In what has been the hardest-fought and most-watched of any race for anything in Georgia this year, State Rep. Doug Collins won the Republican runoff for Congress in the Peach State‚??s newly-carved 9th District. In overcoming radio talk show host and conservative movement favorite Martha Zoller by a margin of about 55 to 45 percent, Collins is a virtual ‚??cinch‚?Ě in the fall to represent the new and heavily Republican 9th.
Identified strongly as the legislative floor leader for Republican Gov. Nathan Deal, Collins benefited from robocalls from Deal at the close of the campaign. Although Deal — a resident of the district — stopped short of endorsing Collins, the governor made it clear through the calls that he and the lawmaker were close associates and friends.
Zoller tried to paint her contest with Collins as a clash between a tea party-backed outsider and ‚??the establishment.‚?Ě In many ways it was. The broadcaster-candidate was supported by most tea party groups in the district, by Georgia Right-to-Life, the Susan B. Anthony List, Sarah Palin, and former presidential candidates Rick Santorum, Herman Cain, and Newt Gingrich.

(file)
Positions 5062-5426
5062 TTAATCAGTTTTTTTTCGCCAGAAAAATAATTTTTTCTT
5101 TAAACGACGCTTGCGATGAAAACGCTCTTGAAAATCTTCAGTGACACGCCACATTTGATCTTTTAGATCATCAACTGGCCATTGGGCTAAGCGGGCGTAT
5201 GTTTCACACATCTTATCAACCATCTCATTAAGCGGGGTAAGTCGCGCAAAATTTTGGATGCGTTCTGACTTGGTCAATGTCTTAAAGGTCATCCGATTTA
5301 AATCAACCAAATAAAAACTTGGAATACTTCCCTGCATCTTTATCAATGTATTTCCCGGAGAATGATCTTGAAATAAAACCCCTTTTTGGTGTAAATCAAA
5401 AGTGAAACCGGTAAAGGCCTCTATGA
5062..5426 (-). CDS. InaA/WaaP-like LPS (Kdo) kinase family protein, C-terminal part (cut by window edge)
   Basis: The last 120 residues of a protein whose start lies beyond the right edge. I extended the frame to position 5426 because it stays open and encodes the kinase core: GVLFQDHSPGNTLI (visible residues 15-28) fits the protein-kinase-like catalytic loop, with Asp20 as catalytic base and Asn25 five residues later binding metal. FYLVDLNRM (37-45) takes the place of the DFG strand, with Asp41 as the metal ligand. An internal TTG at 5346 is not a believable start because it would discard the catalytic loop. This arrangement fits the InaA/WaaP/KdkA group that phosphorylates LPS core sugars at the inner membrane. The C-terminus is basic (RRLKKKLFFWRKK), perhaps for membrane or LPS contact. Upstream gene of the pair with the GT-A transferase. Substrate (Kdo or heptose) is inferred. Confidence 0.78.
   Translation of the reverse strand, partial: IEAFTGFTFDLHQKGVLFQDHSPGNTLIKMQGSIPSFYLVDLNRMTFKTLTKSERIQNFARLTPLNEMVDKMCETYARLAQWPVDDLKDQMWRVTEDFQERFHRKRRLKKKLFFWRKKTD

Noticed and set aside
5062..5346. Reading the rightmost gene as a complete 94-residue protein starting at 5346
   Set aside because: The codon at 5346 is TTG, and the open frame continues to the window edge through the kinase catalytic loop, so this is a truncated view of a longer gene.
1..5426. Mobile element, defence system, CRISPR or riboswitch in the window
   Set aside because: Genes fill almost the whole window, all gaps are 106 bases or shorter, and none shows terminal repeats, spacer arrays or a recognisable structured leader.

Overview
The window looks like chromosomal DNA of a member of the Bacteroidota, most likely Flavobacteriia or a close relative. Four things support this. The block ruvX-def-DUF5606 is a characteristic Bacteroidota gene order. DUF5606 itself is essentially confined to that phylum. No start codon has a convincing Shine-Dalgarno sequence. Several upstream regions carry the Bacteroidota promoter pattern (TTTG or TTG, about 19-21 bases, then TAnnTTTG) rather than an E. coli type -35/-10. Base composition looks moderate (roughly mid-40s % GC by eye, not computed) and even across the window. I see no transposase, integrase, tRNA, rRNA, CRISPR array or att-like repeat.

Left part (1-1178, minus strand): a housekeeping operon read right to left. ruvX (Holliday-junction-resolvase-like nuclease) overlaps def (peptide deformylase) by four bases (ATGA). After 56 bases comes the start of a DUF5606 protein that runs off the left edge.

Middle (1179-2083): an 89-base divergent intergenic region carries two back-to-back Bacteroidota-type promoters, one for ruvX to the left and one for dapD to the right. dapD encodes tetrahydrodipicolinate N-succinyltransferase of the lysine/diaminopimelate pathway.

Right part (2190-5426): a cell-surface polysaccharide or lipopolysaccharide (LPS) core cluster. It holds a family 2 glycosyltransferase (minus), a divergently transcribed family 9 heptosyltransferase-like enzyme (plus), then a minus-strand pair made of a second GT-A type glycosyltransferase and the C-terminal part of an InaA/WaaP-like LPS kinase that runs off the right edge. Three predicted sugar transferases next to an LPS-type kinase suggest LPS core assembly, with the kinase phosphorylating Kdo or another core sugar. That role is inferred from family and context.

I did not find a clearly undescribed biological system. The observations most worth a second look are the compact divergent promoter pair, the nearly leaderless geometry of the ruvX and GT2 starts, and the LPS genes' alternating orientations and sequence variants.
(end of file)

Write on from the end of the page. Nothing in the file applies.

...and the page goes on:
She also hit hard on the tax issue, repeatedly slamming Collins for his support to place the Transportation Special Purpose Local Option Tax (TSPLOT) to fund transportation projects on the ballot. This is a measure that national anti-tax advocates such as Grover Norquist as well as local ‚??ax-the-taxers‚?Ě opposed vociferously and which went down to landslide defeat when it was on the ballot last month. Zoller hit this hard, pointing out that she was on the opposite side of the tax issue as her opponent and the governor.
But Collins blunted the assault from the right. He had the backing of the National Rifle Association and appeared to take a harder line on illegal immigration than Zoller in their stormy pre-run-off debate — Zoller said she opposed President Obama‚??s relaxing of restrictions on certain illegal immigrants on the grounds they were not done through congressional action, while Collins said he would have opposed them had he been in Congress.
Many conservatives concluded that, given the closeness of the race, Zoller might have won with the backing of a ‚??SuperPAC‚?Ě to run a well-funded independent expenditure and overcome Collins‚?? financial advantage. None came forward. The Club for Growth, known for such efforts in other primaries, never stepped up for Zoller.
Throughout Republican primaries this year, outsiders and tea partiers have won and lost different contests. In Georgia-9, Doug Collins may have demonstrated how one from the establishment can underscore certain conservative issues over others and, in the process, win.
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